D‘n A: I was surprised someone would handwrite in a promo to some anonymous New Yorker, "I like tennis and writing my own songs".

J: I think it’s a kind of naive interpretation of what successful big money groups write about themselves. They think it’s the appropriate information. Tennis is athletic, and that means they’re in shape, and sexy. Tennis is glamorous.

D‘n A: You did say were in a band eons ago, and you got a lot of rejections yourselves. Do you think that disappointment is fuelling this work, giving it its sadistic edge?

J: Um, I ’spose, but I think it’s more about being good humoured about it. I think the over-riding thing is I think it’s cool to be salvaging something from this amount of stuff. For all the activity represented here, most of it is just landfill. It’s buried.

D‘n A: Do you find it funny?

J: If I do I think it’s because of the disappointments I’ve had with art. It’s very close to sending your slides out, and getting two seconds attention, if you’re lucky. Probably half of them never touch the light box. The closer we get to power, the more we learn that there’s so many things that decide who does and who does not "make it". Doesn’t necessarily have anything to do with talent, or anything. Pretty much everything is mediocre to begin with, and it’s everything else that happens to it that lifts it to something else.

D‘n A: You’ve got the big photo of yourself pissing on a pile of skulls here. Is this a Pol Pot /Jello Biafra reference, or this a mea culpa for anybody else that you’ve over-exposed

J: It’s funny that people get this Cambodia thing from that. This was a pyramid of skulls that I had been casting for a year, it had dragged on and on. I’d finally finished it after all this work, and I thought, "this doesn't thrill me at all". I was really disappointed. One thing I like to do with my work is put it out with the rubbish, dump it and photograph it right at the last moment. It’s meant to be quite jokey, with my head cropped out, so it’s like I’m pissing on my own head. Y’know, pissing about in the studio. I put it in, ’cos if you’re exposing everybody else, you've got to make some exposure of yourself. So this is like my big exposure, or small exposure, depending on your point of view. Because there’s not much of me in the show.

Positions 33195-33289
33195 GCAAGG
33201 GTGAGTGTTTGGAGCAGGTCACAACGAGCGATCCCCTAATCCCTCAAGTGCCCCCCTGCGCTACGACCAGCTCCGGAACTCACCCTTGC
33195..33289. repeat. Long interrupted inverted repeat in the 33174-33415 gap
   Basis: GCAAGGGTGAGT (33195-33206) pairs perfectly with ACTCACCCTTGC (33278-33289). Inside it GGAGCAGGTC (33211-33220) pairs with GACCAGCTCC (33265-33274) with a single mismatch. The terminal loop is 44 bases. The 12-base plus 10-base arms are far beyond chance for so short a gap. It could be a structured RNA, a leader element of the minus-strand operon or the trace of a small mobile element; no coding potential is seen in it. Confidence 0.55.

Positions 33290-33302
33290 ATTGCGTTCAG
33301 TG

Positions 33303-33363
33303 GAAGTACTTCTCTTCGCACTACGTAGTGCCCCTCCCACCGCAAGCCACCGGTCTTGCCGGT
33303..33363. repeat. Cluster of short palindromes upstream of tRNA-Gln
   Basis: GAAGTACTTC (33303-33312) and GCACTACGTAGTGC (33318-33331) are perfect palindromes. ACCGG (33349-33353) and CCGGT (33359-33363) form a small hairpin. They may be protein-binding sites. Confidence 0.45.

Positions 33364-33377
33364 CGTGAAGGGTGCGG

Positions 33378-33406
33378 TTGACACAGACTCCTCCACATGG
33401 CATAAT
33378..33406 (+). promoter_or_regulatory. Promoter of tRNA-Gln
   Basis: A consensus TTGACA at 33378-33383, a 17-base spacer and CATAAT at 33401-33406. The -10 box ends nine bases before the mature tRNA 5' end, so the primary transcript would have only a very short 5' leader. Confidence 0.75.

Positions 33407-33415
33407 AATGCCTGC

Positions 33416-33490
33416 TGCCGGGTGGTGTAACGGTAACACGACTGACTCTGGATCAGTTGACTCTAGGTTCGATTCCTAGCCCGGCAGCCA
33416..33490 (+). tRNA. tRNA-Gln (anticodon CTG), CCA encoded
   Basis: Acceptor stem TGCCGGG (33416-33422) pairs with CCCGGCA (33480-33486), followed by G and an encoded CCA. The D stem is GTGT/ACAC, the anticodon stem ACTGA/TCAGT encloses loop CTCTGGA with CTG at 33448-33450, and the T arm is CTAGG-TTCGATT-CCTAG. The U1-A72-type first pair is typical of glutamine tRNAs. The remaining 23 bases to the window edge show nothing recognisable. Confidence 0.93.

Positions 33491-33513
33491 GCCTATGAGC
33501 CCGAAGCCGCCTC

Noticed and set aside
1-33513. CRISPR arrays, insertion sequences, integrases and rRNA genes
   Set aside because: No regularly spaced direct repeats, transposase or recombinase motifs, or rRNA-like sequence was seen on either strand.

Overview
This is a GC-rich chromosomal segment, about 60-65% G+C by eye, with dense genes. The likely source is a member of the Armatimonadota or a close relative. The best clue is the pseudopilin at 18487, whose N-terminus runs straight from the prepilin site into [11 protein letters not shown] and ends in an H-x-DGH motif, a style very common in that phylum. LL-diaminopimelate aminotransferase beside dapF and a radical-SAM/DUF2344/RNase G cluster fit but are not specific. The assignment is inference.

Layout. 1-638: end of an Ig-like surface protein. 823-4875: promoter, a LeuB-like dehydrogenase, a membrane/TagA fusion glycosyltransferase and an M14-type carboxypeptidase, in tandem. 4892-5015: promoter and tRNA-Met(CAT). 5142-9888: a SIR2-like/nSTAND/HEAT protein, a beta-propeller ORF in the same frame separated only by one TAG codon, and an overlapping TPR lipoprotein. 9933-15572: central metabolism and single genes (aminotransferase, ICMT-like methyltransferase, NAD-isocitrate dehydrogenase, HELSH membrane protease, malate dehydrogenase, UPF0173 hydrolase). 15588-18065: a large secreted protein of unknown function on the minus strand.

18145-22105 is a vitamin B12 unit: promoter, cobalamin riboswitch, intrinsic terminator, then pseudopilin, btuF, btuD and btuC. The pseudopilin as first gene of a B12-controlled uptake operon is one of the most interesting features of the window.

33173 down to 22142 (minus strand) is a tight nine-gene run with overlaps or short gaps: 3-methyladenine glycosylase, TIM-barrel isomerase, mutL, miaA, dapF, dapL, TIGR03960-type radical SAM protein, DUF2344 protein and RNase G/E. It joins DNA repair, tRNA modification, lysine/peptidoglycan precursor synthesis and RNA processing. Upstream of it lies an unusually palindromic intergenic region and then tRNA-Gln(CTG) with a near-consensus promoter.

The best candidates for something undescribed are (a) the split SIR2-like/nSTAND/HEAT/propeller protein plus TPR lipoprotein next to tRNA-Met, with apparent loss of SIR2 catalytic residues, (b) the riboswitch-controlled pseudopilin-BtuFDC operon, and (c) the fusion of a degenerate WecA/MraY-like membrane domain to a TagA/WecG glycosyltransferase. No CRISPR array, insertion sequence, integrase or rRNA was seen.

D‘n A: I wouldn’t say that. Seems to me like there’s a lot of inoculation against disappointment.

J: I really like this idea of failure, ’cos I think it’s something everybody can understand. To include this photo of myself there shows I’m making stuff - it’s not necessarily good - doing stupid things, throwing it out, whatever. Just an acceptance of the process. You do the stuff, some of it’s good, some is bad. Sometimes it’s just as interesting to look at the stuff that’s bad.

David Watson is a musician. He grew up in Christchurch but has lived in New York for 12 years or so. Our man James has gone on to an apparently successful career as an advert director... Is this what happens to the sad boys?????



Log Illustrated - a publication from the Physics Room